moon phase Week of 05/25/2003 Best days to cultivate

As I sat on the front porch this morning, jotting down notes from my morning walk, I watched three young bunnies nibble clover in the mowed lawn. Until now, their mother had kept them hidden, but they have begun to explore their new world. They seemed nervous and stayed close to the safety of the tall grass at yard's edge. Occasionally, when they hear a strange sound or see something unfamiliar, they dash back into the tall grass. Each time they timidly reappear, however, and with new courage they begin to munch on the fresh green clover.


Though the bunnies aren't much bigger than chipmunks, they soon will begin life on their own. Their mother must move on, and give birth to a new family. This turning of the cycle of life is nature's way of telling me what time it is. In each moment, wild creatures instinctively prepare themselves for the season. There is no need for them to keep track of time as humans do, because the schedule of life is a given.

Now is time for trilliums to appear in the woods. Their large, showy white petals stand out in their lush green surroundings. Along the roadsides the summer phlox begins to show off beautiful lavender blossoms, demonstrating once again how well spring colors go with green. The fresh green grass and new leaves seem to complement every new flower that appears. Even the bright yellow faces of the dandelions in the mowed yard seem to belong. Walking through the short grass barefoot is a new sensation; the dandelions break off between my toes. They are welcome to find a home in my yard, and their flowers please me for three to four weeks each spring. Besides, the bees and butterflies think they are great. As pretty as they are, however, I still pull them from the flowerbeds and gardens.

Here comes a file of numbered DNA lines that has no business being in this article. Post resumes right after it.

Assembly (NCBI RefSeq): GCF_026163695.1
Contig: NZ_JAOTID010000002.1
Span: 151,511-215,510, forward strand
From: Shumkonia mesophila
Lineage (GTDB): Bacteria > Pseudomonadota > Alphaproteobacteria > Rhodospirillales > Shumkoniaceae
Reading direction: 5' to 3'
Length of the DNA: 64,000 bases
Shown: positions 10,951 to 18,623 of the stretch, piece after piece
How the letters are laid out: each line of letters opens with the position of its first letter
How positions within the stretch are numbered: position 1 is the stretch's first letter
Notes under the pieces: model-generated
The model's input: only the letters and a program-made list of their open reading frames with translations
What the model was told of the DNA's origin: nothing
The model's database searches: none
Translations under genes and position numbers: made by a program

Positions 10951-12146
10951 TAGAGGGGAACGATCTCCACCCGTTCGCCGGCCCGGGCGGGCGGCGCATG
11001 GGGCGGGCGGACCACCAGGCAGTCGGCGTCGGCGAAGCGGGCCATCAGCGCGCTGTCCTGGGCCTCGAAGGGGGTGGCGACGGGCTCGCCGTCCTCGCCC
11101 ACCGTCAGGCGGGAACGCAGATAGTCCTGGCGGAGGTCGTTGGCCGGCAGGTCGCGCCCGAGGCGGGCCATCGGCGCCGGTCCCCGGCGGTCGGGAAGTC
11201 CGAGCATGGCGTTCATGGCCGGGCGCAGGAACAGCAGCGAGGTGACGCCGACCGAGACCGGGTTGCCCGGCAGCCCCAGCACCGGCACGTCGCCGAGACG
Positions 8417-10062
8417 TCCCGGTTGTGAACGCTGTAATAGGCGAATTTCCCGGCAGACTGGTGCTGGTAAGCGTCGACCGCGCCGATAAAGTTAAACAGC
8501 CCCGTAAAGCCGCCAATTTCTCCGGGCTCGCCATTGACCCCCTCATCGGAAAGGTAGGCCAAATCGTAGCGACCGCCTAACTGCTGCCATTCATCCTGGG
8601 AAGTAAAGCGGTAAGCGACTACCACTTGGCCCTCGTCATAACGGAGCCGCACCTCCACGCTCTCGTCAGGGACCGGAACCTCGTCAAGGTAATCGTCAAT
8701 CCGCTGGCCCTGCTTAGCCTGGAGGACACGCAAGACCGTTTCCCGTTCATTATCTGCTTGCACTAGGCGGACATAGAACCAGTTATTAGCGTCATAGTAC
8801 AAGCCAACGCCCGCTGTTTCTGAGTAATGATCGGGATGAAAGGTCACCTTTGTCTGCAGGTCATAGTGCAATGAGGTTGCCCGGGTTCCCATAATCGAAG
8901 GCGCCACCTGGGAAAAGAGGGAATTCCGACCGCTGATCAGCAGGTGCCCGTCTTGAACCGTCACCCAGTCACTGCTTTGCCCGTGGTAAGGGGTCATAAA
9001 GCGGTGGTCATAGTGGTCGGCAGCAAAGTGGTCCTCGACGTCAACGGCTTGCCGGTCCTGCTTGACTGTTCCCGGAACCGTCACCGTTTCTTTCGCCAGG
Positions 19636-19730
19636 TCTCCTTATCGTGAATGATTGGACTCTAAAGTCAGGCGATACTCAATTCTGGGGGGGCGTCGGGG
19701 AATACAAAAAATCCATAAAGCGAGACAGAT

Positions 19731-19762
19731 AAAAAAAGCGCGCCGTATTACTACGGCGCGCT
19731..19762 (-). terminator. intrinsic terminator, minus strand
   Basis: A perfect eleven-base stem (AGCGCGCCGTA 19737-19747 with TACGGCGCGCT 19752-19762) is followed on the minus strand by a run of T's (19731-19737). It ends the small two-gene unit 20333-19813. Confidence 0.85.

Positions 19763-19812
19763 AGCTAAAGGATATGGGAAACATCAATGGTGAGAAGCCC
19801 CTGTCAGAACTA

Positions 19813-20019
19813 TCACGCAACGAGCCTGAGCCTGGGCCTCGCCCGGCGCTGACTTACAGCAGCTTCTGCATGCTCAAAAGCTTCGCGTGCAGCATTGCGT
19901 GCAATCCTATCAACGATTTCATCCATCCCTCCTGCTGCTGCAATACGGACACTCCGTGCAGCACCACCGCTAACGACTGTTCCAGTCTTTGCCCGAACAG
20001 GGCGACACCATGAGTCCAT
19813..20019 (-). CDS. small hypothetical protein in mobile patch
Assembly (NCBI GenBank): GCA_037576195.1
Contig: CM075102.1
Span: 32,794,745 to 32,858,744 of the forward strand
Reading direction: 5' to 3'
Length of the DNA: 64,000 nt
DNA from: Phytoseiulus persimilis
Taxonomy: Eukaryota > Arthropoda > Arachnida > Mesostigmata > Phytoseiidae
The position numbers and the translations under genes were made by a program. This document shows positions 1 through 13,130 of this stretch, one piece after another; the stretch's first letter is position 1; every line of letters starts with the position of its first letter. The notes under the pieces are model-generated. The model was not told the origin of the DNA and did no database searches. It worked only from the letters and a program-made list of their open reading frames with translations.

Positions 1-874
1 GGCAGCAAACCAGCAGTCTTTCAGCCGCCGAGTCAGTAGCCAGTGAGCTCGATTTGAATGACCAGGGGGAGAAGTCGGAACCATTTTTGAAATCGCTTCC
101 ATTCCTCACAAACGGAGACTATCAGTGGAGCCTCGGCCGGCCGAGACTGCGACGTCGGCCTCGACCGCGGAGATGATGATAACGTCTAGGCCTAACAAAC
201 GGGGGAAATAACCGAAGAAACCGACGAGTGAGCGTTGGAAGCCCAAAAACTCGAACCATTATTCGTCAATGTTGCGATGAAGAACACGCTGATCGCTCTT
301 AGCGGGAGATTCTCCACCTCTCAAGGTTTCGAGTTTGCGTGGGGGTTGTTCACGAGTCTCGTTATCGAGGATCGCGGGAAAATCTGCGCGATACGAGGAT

In the garden, each day is full of new surprises. Potato plants are up, and I've been eating fresh asparagus. The past two days, the canna lilies have poked their green heads through the loose dirt. Also making their debut are the dahlias and runner beans. I notice a group of tiny new morning glories that have sprouted from seed from last year's vines. I picture in my mind a lovely blanket of blue covering the corner of the house. With luck and a little TLC, a blanket of blue may appear again this summer.

I always keep an eye out for new discoveries. This afternoon I noticed a discovery I had forgotten about, sitting in a pickle jar in the corner. While visiting Lake Bryant near Oclala during my Florida trip, I had found a dead worm-like animal in a flower garden. On closer observation I noticed it had scales and looked more like a snake than a worm. The lifeless creature had a creamy beige color and was about 7 inches long. For me, this was a new discovery. I put it in the empty pickle jar with some clear alcohol, so I could do more research when I got home.

As it turns out, the little snake-like animal is a sand skink. There are some 14 varieties of skinks living throughout North America, most of them east of the Rocky Mountains. They hunt for small insects during the day, and hide and sleep at night. Interestingly, skinks are more closely related to lizards than to snakes. They do have legs, but their legs are too small to be very effective. Being nearly legless does not prevent them from moving quickly, and they are hard to catch. Most skinks have very sharp teeth and won't hesitate to bite an attacker. If a sand skink is threatened, it may at first roll over and play dead.

The sand skink's territory is limited to two small areas in central Florida. Maybe someday I will be lucky enough to get a look at a live one.

What new discoveries have you made this spring? There's always something new to see on nature's trail.

All art ©2013 Organic Valley

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